@Satvik Golechha
–
Look up "Herschfeld's Convergence Theorem". It states that for real terms \({ { x }_{ n } }\ge 0\) and real powers \(1>p>0\) if and only if

\(\displaystyle{ { x }_{ n } }^{ { p }^{ n } }\)

is bounded, then the following converges

\({ x }_{ 0 }+{ \left( { x }_{ 1 }+{ \left( { x }_{ 2 }+{ \left( ...+{ \left( { x }_{ n } \right) }^{ p } \right) }^{ p } \right) }^{ p } \right) }^{ p }\)

as \(n\rightarrow \infty \)

Here, \(p=\frac { 1 }{ 2 } \), so it's easy to see how the condition is met.
–
Michael Mendrin
·
2 years, 2 months ago

Log in to reply

Comment deleted
Aug 28, 2015

Log in to reply

@Naman Kapoor
–
Is it a typo where \(r\) should be \(i\)? But even so, the terms approach \(1\) for large \(i\), so this doesn't converge.
–
Michael Mendrin
·
1 year, 6 months ago

## Comments

Sort by:

TopNewestThis is the "nested radical constant", also known as Vijayaraghavan's constant, which is \(1.75793275...\)

There is no exact expression for this constant. – Michael Mendrin · 2 years, 2 months ago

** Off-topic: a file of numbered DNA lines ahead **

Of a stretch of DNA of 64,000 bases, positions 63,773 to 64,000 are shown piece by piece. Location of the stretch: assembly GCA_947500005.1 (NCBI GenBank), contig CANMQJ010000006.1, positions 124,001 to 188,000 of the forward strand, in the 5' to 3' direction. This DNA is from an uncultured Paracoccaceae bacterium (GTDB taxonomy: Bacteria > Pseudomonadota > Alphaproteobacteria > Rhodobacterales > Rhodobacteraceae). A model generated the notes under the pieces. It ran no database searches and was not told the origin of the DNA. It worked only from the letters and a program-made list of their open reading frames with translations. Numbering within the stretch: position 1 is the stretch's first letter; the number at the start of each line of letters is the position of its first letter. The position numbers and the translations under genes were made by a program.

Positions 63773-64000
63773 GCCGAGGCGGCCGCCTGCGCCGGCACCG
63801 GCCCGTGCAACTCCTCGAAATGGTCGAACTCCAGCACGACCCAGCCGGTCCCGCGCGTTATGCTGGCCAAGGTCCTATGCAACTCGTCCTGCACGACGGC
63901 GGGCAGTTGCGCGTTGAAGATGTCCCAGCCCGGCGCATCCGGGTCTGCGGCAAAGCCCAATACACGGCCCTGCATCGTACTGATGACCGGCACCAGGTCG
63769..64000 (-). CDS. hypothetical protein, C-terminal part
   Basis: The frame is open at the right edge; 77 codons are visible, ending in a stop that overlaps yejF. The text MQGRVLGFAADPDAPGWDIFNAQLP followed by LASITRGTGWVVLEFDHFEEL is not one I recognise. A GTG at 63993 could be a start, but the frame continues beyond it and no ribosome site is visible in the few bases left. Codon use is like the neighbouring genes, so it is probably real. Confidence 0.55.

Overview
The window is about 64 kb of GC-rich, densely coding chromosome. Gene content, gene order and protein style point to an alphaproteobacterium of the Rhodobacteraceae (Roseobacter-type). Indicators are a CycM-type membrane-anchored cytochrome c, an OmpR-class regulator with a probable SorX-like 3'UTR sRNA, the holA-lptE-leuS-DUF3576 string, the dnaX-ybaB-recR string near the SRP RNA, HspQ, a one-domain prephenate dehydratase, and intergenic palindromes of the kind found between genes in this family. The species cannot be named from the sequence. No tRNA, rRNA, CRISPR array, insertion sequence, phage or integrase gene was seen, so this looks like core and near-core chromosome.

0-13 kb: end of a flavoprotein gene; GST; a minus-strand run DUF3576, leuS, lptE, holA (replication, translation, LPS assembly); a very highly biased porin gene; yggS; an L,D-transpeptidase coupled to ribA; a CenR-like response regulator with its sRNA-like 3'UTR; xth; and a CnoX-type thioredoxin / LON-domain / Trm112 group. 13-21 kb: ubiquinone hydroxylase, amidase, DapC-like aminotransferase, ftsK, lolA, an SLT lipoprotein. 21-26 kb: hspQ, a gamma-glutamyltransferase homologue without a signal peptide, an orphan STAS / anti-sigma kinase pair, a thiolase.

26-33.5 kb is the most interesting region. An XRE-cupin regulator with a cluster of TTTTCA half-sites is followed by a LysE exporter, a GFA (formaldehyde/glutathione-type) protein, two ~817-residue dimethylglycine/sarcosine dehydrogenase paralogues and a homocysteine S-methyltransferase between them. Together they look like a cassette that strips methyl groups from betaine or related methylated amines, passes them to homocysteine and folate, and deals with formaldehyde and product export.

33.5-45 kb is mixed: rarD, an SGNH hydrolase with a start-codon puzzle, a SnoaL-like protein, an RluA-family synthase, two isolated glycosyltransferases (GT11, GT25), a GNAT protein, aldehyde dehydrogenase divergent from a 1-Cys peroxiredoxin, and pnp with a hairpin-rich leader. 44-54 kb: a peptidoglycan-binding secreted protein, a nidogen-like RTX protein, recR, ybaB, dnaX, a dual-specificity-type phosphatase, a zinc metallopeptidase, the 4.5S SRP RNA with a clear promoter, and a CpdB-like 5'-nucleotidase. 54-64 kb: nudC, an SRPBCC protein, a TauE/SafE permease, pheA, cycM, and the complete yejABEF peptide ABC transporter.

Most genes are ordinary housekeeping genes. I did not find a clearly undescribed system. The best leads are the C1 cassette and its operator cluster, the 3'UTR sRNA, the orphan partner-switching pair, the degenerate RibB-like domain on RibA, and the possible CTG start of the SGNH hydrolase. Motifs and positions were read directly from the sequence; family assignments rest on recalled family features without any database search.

Log in to reply

– Satvik Golechha · 2 years, 2 months ago

Sir, how do we find out whether a sum like this converges or not? Thanks.Log in to reply

\(\displaystyle{ { x }_{ n } }^{ { p }^{ n } }\)

is bounded, then the following converges

\({ x }_{ 0 }+{ \left( { x }_{ 1 }+{ \left( { x }_{ 2 }+{ \left( ...+{ \left( { x }_{ n } \right) }^{ p } \right) }^{ p } \right) }^{ p } \right) }^{ p }\)

as \(n\rightarrow \infty \)

Here, \(p=\frac { 1 }{ 2 } \), so it's easy to see how the condition is met. – Michael Mendrin · 2 years, 2 months ago

Log in to reply

Log in to reply

– Michael Mendrin · 1 year, 6 months ago

Is it a typo where \(r\) should be \(i\)? But even so, the terms approach \(1\) for large \(i\), so this doesn't converge.Log in to reply